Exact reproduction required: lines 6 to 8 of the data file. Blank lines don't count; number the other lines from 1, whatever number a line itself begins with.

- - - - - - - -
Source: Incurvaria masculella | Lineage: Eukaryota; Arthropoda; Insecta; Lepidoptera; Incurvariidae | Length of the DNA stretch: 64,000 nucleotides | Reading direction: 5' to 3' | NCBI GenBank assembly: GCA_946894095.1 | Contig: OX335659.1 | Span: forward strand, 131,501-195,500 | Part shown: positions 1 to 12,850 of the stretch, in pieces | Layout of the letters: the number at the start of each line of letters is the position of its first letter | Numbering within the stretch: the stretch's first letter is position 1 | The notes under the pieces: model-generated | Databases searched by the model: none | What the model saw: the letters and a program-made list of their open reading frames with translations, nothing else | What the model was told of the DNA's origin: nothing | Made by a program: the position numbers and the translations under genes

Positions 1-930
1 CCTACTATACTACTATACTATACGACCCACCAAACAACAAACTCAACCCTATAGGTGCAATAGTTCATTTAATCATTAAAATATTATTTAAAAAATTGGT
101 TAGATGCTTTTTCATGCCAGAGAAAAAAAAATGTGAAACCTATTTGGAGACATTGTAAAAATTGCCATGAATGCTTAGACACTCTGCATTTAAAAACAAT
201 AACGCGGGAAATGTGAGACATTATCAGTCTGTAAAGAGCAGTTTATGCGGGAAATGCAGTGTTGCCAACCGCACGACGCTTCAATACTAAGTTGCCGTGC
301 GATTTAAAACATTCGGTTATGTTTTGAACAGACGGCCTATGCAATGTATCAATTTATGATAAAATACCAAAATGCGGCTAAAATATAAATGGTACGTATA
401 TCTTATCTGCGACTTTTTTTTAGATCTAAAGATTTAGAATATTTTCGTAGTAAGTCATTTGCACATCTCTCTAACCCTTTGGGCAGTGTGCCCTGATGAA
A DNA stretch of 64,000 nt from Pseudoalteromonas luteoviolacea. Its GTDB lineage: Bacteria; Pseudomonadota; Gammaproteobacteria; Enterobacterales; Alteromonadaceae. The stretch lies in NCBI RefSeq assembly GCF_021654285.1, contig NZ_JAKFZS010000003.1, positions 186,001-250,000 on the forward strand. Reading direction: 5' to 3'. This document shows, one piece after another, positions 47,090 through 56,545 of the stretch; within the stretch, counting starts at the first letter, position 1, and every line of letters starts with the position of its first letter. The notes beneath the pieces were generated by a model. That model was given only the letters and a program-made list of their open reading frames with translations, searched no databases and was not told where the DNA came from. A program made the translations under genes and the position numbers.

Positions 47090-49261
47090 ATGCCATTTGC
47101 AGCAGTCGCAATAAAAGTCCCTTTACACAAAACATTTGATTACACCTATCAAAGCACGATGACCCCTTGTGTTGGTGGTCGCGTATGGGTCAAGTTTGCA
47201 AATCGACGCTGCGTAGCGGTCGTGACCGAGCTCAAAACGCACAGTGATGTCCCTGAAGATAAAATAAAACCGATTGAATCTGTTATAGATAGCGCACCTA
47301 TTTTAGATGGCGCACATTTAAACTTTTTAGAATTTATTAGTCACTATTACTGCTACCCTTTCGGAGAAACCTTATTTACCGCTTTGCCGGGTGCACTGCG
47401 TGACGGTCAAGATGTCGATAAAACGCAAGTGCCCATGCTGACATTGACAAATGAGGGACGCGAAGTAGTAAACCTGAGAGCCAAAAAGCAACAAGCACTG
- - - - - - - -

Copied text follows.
301 GATTTAAAACATTCGGTTATGTTTTGAACAGACGGCCTATGCAATGTATCAATTTATGATAAAATACCAAAATGCGGCTAAAATATAAATGGTACGTATA
401 TCTTATCTGCGACTTTTTTTTAGATCTAAAGATTTAGAATATTTTCGTAGTAAGTCATTTGCACATCTCTCTAACCCTTTGGGCAGTGTGCCCTGATGAA
A DNA stretch of 64,000 nt from Pseudoalteromonas luteoviolacea. Its GTDB lineage: Bacteria; Pseudomonadota; Gammaproteobacteria; Enterobacterales; Alteromonadaceae. The stretch lies in NCBI RefSeq assembly GCF_021654285.1, contig NZ_JAKFZS010000003.1, positions 186,001-250,000 on the forward strand. Reading direction: 5' to 3'. This document shows, one piece after another, positions 47,090 through 56,545 of the stretch; within the stretch, counting starts at the first letter, position 1, and every line of letters starts with the position of its first letter. The notes beneath the pieces were generated by a model. That model was given only the letters and a program-made list of their open reading frames with translations, searched no databases and was not told where the DNA came from. A program made the translations under genes and the position numbers.